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Promoting cultural understanding through travel

“When in Rome, live as the Romans do; when elsewhere, live as they live elsewhere,” advises the patron saint of Milan, Saint Ambrose. This has also been adopted as a motto by many travelers all over the world who want to embrace the unique culture of the places they visit.

This is also what 14 Australian students and their program head, Jeanne McConachie, did when they visited Bohol as part of their Global Leadership Program at Griffith University.

Visiting the Abatan River Community in Sto. Rosario, Antequerra, the students were made to experience several aspects of the community’s rural lifestyle. The Abatan River Community depends on ecotourism and community-based tourism as additional means of earning income aside from farming. They offer river cruise tours and serves authentic Filipino meals to their guests.

Cultural Immersion

The students, who are from Queensland, Australia, helped out in the local farms by harvesting crops such as sweet potatoes and cassava. The students then learned how to cook Filipino delicacies using the root crops they harvested. They cooked ginataan using coconut milk manually extracted from a real coconut, rather than canned coconut milk, the product they use in Australia.

“We enjoyed making coconut milk and Filipino sweets, and can’t wait to share these memories with our friends and families,” Lily Weir, one of the students, wrote to the Antequerra community.

They also got to meet the local community’s farm animals like the carabao (water buffalo), the women taught them how to make toys out of coconut leaves, and they also got to witness the weaving of nipa.

“I realized that it wasn’t hard [to make] the kids happy. When we had a time to sit and play with them, they were happy playing with pinwheels they created from the coconut leaves. Back home, some kids want expensive toys,” said another student Eliza Childs.

Filipino Interaction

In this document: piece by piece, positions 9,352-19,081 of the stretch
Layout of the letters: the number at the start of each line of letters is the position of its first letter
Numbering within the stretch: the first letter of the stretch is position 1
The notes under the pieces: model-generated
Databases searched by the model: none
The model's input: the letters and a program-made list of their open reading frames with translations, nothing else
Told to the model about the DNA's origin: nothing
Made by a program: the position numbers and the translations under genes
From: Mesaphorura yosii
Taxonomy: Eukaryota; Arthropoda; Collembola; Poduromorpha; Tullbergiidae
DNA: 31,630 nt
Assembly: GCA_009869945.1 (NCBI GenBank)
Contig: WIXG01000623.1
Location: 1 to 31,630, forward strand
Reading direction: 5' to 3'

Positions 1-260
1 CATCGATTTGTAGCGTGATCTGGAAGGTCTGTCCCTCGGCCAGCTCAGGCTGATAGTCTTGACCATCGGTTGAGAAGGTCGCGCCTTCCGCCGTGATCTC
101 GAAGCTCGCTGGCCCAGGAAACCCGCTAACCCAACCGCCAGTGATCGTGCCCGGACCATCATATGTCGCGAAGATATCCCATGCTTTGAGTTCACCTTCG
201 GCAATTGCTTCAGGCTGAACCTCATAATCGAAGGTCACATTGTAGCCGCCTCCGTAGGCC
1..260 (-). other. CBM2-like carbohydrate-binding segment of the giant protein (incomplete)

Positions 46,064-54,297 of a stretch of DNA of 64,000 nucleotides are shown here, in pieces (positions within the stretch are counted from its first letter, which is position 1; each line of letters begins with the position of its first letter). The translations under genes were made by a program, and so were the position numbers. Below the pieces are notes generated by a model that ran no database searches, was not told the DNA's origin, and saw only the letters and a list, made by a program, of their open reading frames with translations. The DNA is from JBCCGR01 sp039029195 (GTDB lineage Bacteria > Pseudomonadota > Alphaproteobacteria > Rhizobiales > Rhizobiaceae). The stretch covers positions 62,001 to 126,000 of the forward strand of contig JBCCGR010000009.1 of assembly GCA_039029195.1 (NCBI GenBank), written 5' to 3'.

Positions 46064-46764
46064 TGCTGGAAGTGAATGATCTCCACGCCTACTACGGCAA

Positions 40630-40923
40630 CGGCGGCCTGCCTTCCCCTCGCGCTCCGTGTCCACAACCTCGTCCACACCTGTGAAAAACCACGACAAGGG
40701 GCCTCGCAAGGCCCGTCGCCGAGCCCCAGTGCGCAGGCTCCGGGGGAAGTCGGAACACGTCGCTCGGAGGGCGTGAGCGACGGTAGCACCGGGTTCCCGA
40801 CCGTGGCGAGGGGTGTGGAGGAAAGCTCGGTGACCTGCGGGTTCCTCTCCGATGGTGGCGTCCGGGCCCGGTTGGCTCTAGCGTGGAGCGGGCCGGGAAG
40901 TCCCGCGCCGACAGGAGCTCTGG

Aside from learning about the local culture, the students also got to engage with the community members, especially the mothers and children, whose company they found enjoyable.

“I really love exchanging stories with the nanays and we hope that we could have more of it. Although they were having a hard time communicating in English, they were trying their best to communicate with us,” shared Bella Hunting.

At the same time, the community members enjoyed talking with and serving their guests, which speaks volumes of Filipino hospitality. The President of the Santo Rosario Women’s Association, Melaluna Edol, told the guests, “We are happy you are here. We love to serve you. We love cooking your food. I hope you come back here.”

Rest and Relaxation

The guests’ stay in the Philippines won’t be complete without going to beautiful beaches and rivers that make them feel like they are in paradise. With Abatan River as the main tourist site, the students highly enjoyed swimming in the river and riding the local bamboo raft. At night, they also took a cruise to check out the thousands of fireflies in the area. Beyond Abatan, the students went to Mag-Aso Falls and to Panglao beach.

Companies such as Pushpin Movement help bring tourists to the Abatan River community through cultural immersion trips that combine educational yet fun experiences with volunteering. Pushpin Movement aims to educate tourists about rural Filipino culture, to bridge two different cultures and bring as much interaction, connection, and understanding within the two.

“We follow a certain program to ensure that tourists are able to learn as much as they can about Filipino culture such as cooking or planting or even meeting our local animals.” said Miday Umali, Pushpin Movement’s lead facilitator.

According to Ann Marie Cunanan, program head from Pushpin Movement, these trips have encouraged local women and children to be more confident about their own local culture. “Before they would ask me what the guests would like to eat. I would always tell them to prepare the local delicacies—vegetables, langka (jackfruit), fish, kamote (sweet potato).” The locals were therefore surprised with the positive reaction from the students who finally got to taste authentic Filipino food.

Weir said that prior to visiting Abatan, she was struggling to understand what Filipino food is since they mostly ate fried chicken. She thus appreciated the local food prepared in Abatan, including maruya and bibingka.

Pushpin Movement is a social enterprise that began in 2015 to connect and inspire individuals and communities through immersive volunteer experiences and meaningful travel in the Philippines. The company has already brought in two sets of Australian tourists into the community over the past year and seeks to bring in more this year. (Cheenee Otarra)